Leave Ricky Alone

In September 2007, one of the early “viral videos” was released on MySpace by Chris Crocker when he cried and pleaded for viewers to leave Britney alone. He was referring to Britney Spears and the amount of negative attention that Britney had been receiving surrounding her comeback performance at the 2007 MTV Music Awards. Now, I’m not going to don a wig and cry on camera for fans to “Leave Ricky Alone” but I am going to defend him somewhat in this article.

As you know, Ricky Stenhouse, Jr. was right in the middle of two major accidents at Daytona during the running of the Coke Zero Sugar 400 this past weekend. The first accident saw Stenhouse pushing Brad Keselowski down the backstretch. Keselowski had a run on race leader William Byron who blocked the lower lane causing Keselowski to back off the gas. Stenhouse could not react quickly enough and sent Keselowski spinning into traffic causing “the big one” and taking out a lot of heavy hitters in the process. Shortly thereafter, Stenhouse washed up into Kyle Busch which turned Busch into leader William Byron. Both Busch and Byron made heavy contact with the wall and were eliminated from competition.

I’ve read countless people over these past few days throwing Stenhouse under the bus for the incidents at Daytona. I’m here to offer a slightly different take on the entire situation. This race was realistically the last “best” shot Stenhouse had at making the coveted NASCAR playoffs. Let’s face the facts, the Roush-Fenway Racing cars have not been the most competitive cars on the circuit so far in 2018. Prior to this weekend’s race, Stenhouse had two top five finishes total this season. He ran fourth at Bristol and fifth at Talladega. Stenhouse finished 10th at the Coca-Cola 600 in May but since that race he had finishes of 14th, 29th, 18th, and 16th heading into Daytona.

Making the playoffs means so much to organizations and their sponsors. Last year, Stenhouse took home victories in the spring Talladega race as well as the 2017 running of the Coke Zero 400. Those wins vaulted him into the playoffs. With the spring Talladega race in the mirror this was the teams best shot at getting into the playoffs. The amount of pressure knowing that you realistically need to win one race to punch your ticket into the playoffs is immense. A couple of weeks ago A.J. Allmendinger knew that he missed out on his best chance to make the playoffs when he missed a shift at Sonoma. You could hear the agony in his voice.

NASCAR doesn’t release monetary figures anymore and we don’t know what teams get for sponsorship for the most part. A 2012 study by sports research firm Joyce Julius & Associates said that the top three drivers in points for the previous season generated an average of about $30.8 million in exposure for their sponsors during the 10 playoff races. The average drivers in points between positions 13-15 generated approximately $5.8 million in revenue. Numbers like that are rewarded by NASCAR sponsors, who place heavy incentives with lucrative financial bonuses to make the playoffs. I’m sure Roush-Fenway Racing could use the financial boost by making the playoffs. They have sponsors like Sunny D, Fastenal, and 3M to satisfy. As hard as it is to land good sponsorship in NASCAR, team’s can sorely afford to lose those sponsors.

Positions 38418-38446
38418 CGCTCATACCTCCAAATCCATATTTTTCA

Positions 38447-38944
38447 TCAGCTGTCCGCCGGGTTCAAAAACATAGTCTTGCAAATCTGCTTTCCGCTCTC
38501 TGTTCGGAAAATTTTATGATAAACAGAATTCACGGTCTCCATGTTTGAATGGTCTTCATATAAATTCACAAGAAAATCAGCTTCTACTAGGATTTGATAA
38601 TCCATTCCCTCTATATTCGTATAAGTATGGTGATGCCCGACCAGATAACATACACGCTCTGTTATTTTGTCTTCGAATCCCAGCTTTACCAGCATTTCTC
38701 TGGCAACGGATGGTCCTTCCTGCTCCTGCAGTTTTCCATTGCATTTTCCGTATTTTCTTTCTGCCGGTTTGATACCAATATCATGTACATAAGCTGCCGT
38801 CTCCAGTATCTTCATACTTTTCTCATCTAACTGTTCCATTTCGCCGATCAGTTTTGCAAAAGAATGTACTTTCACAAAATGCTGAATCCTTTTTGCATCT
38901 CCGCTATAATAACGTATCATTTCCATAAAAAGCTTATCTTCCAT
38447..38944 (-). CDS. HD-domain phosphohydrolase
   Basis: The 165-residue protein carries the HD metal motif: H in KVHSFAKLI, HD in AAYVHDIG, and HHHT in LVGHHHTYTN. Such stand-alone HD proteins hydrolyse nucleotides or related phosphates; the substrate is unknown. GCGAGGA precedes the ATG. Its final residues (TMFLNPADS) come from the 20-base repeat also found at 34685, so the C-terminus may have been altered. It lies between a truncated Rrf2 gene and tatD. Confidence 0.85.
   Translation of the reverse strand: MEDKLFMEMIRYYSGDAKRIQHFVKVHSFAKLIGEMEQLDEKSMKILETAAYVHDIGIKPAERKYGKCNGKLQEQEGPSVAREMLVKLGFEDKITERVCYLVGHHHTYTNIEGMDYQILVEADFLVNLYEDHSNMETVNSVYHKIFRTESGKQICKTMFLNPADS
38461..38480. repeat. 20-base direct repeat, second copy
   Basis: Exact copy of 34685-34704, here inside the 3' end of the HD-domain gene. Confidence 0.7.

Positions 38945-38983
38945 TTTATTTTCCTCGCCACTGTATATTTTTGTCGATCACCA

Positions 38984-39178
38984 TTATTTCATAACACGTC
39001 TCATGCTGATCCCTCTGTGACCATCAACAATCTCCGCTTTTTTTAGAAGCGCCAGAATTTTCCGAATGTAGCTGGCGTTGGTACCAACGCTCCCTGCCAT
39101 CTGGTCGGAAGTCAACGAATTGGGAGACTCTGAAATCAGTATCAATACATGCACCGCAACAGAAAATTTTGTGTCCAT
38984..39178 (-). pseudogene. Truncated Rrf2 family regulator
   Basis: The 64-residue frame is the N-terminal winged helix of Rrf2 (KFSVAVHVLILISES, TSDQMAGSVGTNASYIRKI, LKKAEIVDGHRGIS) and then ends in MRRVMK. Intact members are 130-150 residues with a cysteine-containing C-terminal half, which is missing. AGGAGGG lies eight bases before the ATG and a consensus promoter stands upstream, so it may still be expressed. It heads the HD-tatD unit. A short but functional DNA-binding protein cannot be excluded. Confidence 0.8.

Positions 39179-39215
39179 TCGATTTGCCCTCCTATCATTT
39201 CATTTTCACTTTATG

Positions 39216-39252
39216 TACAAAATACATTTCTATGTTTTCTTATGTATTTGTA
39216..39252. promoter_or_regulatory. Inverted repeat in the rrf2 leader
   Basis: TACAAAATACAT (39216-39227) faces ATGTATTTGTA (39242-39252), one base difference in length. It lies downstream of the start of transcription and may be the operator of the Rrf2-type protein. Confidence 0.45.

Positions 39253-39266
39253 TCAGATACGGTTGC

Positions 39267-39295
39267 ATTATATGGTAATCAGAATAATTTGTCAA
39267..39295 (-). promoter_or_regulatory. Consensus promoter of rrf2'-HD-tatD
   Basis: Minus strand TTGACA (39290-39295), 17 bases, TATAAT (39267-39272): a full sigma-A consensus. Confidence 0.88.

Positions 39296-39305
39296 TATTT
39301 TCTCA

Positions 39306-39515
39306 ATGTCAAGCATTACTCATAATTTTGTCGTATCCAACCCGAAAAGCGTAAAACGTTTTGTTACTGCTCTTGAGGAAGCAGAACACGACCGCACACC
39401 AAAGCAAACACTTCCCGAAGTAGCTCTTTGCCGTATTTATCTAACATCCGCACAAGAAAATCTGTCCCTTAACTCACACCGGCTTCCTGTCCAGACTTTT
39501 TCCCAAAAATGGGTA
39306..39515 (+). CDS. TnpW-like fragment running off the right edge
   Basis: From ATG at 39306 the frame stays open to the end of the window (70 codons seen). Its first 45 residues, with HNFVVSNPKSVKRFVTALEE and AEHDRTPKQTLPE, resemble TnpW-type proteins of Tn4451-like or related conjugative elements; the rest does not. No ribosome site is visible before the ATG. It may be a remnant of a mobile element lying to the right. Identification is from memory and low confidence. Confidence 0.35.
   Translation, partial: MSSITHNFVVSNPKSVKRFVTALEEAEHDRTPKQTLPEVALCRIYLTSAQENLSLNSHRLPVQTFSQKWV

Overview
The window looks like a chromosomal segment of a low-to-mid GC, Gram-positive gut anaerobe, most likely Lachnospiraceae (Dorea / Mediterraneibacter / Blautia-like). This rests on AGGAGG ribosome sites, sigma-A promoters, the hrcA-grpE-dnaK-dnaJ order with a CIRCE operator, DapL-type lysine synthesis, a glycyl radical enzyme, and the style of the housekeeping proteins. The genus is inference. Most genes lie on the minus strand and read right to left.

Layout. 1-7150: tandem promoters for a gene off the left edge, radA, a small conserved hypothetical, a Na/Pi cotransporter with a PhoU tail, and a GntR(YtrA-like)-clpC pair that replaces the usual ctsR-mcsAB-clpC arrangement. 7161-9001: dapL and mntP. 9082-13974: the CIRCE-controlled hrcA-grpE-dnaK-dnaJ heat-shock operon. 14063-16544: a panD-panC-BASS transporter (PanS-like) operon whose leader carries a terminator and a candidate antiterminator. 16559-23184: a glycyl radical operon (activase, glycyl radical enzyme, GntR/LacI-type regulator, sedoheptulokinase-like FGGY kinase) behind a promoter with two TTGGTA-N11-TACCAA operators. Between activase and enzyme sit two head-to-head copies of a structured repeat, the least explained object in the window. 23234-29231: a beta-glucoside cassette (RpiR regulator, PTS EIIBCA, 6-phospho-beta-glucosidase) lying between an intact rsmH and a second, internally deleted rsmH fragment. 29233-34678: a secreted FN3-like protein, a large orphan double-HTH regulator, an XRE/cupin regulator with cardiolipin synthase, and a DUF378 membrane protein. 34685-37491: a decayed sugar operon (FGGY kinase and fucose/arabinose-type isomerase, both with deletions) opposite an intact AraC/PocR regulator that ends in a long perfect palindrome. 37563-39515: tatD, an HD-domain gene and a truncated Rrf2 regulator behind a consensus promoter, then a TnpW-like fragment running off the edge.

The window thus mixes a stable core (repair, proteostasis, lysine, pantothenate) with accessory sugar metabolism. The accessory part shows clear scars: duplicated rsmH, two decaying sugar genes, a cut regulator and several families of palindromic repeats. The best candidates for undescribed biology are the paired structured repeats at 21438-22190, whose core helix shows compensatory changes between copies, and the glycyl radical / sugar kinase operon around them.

Saying all of this, Stenhouse did make a couple of minor mistakes on Saturday. Who hasn’t made mistakes on the race track in the past? Several of NASCAR’s biggest stars ever have been involved or started big crashes. In the 2009 Daytona 500, Dale Earnhardt, Jr. got into the rear of Brian Vickers who was attempting to block him which triggered a huge pileup. Then later that year in the  Aaron’s 499 at Talladega, just a handful of laps into the race, Matt Kenseth and Jeff Gordon make contact at the front of the field which wiped out 20 cars in one fell swoop. It wouldn’t be hard to go year-by-year and just circle who caused the big wrecks. When they are running that close things like this will happen and nearly everybody in the garage has been guilty at one time or another. Unfortunately for Stenhouse, it happened twice on Saturday night.

I just want all of these people that are pointing their finger at Stenhouse in a scolding manner to remember that people who live in a glass house shouldn’t be throwing stones. It’s very likely that we go to Talladega, someone makes a mistake, and then all the fingers will be pointed at them. It’s the nature of the beast and as long as we have pack racing this kind of thing will happen. I’d even argue that it may start happening more often due to the pressure cooker that some guys feel just trying to get that one win that will get them into the playoffs. Just realize that mistakes happen and for goodness’ sake people, leave Ricky alone!

**The opinions expressed on this site are not necessarily those of the publisher, management or staff. All comments other than website related problems need to be directed to the author. (c)OnPitRoad.com. **

2 Comments

  1. Yes, leave him alone. Tie him up in a garbage bag, dump him by the nearest river and leave him alone. He is an incompetent selfish little brat who does not deserve a ride at the Cup level of NASCAR. And wiping out 2/3 of the field is not a “minor mistake.” That’s like saying Jeffrey Dahmer had a minor eating disorder. But you are the journalistic equivalent of Stenhouse, incompetent at any level, so of course, you defend the little twit.

  2. I think he runs short of self discipline behind the wheel. Sprint car drivers on dirt can overdrive yet save the car from disaster. Can’t do that in a Cup car.

Leave a Reply

Your email address will not be published.


*